Work closely with health providers and the commissioners of the services to ensure processes are in place for the effective delivery of statutory health assessment reviews to an acceptable quality standard. Have oversight of the performance of commissioned CIC health providers.

Work closely with SNEE Young People’s Social Care Services to promote an integrated care approach in the best interests of Looked after Children and care leavers.

Ensure the Corporate Parenting Board is aware of the health needs of their looked after population and the effectiveness of the services commissioned to provide this support via the Corporate Parenting Board meetings.

Promote integrated working with Child and Adolescent Mental Health (CAMHS) Looked after Children teams to advance emotional health and well-being outcomes for children in care.

Engage with public health colleagues to ensure that service development is evidence based and that Looked after Children and care leavers are considered across the health economy.

Report to and provide specialist knowledge to commissioners.

Work in partnership with Designated and Named safeguarding colleagues to ensure Looked after Children and care leavers are safeguarded.

Provide specialist knowledge advice and leadership to the ICB in all aspects relating to Looked after Children and care leavers.

Designated Paediatrician for Unexpected Child Deaths: responsibilities

Undertakes lead responsibility for medical responses to unexpected deaths of children which occur within an identified area as outlined in Ch5 Working Together to Safeguard Children 2018.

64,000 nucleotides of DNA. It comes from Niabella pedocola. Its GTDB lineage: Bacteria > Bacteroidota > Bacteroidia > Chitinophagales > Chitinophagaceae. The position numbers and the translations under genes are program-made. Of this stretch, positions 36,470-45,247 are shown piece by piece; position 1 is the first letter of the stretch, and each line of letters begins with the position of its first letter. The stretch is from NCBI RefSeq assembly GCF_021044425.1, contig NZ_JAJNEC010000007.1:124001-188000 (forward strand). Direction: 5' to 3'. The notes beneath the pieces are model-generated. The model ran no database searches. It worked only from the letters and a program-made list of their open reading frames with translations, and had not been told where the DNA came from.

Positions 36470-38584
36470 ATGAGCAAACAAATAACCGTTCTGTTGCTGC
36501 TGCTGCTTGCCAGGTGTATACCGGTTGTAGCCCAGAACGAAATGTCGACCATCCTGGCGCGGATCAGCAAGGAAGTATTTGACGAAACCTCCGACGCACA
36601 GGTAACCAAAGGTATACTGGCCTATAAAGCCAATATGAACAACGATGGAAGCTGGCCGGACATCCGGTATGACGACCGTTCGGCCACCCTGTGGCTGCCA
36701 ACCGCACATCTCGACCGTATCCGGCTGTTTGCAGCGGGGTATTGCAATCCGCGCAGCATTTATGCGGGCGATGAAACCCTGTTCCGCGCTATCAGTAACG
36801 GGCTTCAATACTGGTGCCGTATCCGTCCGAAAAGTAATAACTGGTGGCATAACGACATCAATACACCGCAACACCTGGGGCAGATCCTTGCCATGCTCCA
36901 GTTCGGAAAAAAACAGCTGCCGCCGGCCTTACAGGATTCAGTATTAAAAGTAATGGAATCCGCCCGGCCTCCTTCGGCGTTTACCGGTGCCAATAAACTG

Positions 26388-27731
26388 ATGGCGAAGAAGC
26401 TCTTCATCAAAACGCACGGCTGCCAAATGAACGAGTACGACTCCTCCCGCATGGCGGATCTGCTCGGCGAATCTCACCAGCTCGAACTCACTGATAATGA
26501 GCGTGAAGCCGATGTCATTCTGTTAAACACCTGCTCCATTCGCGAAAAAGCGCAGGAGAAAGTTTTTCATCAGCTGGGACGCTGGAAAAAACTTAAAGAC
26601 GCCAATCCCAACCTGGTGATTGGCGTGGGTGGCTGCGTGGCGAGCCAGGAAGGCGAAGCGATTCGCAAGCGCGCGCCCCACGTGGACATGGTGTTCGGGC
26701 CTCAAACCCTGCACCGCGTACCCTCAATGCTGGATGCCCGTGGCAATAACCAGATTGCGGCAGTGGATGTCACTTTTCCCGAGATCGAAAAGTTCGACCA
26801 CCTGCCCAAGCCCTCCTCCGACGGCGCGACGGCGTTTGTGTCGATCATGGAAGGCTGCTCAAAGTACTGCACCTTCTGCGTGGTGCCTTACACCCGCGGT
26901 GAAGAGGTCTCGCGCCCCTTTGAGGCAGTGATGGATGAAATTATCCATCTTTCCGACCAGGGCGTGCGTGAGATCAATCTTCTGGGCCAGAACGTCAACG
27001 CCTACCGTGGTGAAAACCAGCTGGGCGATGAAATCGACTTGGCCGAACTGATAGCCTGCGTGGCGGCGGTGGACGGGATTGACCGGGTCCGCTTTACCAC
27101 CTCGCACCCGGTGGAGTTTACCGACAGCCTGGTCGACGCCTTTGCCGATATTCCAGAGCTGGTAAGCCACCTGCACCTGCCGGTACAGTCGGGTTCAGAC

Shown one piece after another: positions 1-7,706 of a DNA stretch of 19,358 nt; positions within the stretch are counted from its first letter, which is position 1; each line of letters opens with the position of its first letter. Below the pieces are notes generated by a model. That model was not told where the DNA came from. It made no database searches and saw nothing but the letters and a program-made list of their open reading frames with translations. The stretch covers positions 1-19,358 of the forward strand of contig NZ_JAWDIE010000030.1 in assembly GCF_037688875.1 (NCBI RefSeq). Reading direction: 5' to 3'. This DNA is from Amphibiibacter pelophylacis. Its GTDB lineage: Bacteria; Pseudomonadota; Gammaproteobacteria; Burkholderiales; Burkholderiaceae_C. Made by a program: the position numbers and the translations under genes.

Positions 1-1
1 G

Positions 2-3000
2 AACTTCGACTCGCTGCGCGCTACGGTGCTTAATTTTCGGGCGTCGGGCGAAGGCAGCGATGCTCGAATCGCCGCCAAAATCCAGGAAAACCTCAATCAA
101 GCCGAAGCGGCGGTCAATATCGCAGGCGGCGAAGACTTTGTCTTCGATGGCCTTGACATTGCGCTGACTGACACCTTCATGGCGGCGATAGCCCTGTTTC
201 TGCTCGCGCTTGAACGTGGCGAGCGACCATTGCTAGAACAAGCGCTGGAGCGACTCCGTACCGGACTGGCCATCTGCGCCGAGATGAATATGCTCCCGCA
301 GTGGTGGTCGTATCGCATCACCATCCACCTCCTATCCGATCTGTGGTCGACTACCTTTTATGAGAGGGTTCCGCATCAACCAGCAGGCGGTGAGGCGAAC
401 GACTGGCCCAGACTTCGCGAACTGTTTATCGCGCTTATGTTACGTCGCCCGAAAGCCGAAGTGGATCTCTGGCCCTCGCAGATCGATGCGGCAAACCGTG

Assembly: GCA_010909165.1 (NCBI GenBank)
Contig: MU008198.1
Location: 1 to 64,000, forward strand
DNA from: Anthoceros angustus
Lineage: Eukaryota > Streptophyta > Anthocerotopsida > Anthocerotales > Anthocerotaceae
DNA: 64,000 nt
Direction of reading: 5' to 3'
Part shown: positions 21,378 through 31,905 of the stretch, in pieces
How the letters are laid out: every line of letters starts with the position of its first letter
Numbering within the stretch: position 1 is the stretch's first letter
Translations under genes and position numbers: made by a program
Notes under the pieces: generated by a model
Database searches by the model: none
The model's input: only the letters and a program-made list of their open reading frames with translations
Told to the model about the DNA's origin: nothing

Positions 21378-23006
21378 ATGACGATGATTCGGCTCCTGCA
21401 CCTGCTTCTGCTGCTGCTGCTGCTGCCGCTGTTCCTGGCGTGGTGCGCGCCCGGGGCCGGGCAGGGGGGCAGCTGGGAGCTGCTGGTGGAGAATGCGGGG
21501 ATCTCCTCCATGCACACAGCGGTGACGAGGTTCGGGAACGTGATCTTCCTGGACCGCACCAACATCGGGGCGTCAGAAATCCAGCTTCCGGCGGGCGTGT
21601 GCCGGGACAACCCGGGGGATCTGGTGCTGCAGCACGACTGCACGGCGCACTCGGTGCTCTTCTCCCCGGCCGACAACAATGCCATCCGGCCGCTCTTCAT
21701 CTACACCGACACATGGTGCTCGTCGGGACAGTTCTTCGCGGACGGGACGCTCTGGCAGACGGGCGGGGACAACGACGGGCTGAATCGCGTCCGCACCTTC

Work with the Police and Children’s Social Care to co-ordinate responses to unexpected child deaths.

In partnership with the Police and Children’s Social Care, undertake appropriate investigations and enquiries and evaluate the reasons and circumstances of the death in agreement with the Coroner.

Liaise with those who have on-going responsibility for other family members providing support to the bereaved family, and where appropriate referring on to specialist bereavement services following the death.

Maintaining contact at regular intervals with family members and professionals who have on-going responsibilities for family members, to keep them up to date with information about the child’s death.

Act as clinical medical advisor as a member of the Child Death Overview Panel.

Quality Assurance Team Managers: responsibilities

Work in close partnership with the ICB Safeguarding Children Leads.

Must maintain a continued awareness of safeguarding issues and ICB responsibilities/accountability, and maintain a knowledge base by reviewing reports, newsletters and attending training/development sessions.

Monitor that all commissioned services have robust policies and procedures embedded to safeguard and promote the welfare of children.

Inform the ICB safeguarding lead of any deficits in health services which may impact on inter-agency working, and potentially put vulnerable people at risk.

Employees (including contracted staff): responsibilities

Comply with the two safeguarding Partnerships policies procedures and guidance on safeguarding children.

Attend safeguarding training at the appropriate level to their role as outlined in the Intercollegiate Documents: ‘Safeguarding Children and Young People: Roles and Competencies for Health Care Staff’ (2019) and ‘Looked After Children: Knowledge, Skills and Competences of Health Care Staff’ (2015) and maintain a level of knowledge and skills appropriate to their role.

Protect children at risk by recognising and responding to abuse and neglect and know what action to take to make appropriate referrals, (see procedural requirements below for referral process)

Access safeguarding advice and supervision at the appropriate level for their role as outlined in the Intercollegiate Document: – Safeguarding Roles and Competencies for Health Care Staff (2019)

Take part in surveys audits and evaluations regarding safeguarding as appropriate.

Take immediate and appropriate action regarding allegations against people who work with children as outlined in the ICB Raising Concerns (Whistleblowing) policy.

Comply with safe recruitment of staff in line with the ICB HR processes.

11.2 Responsibilities of all SNEE staff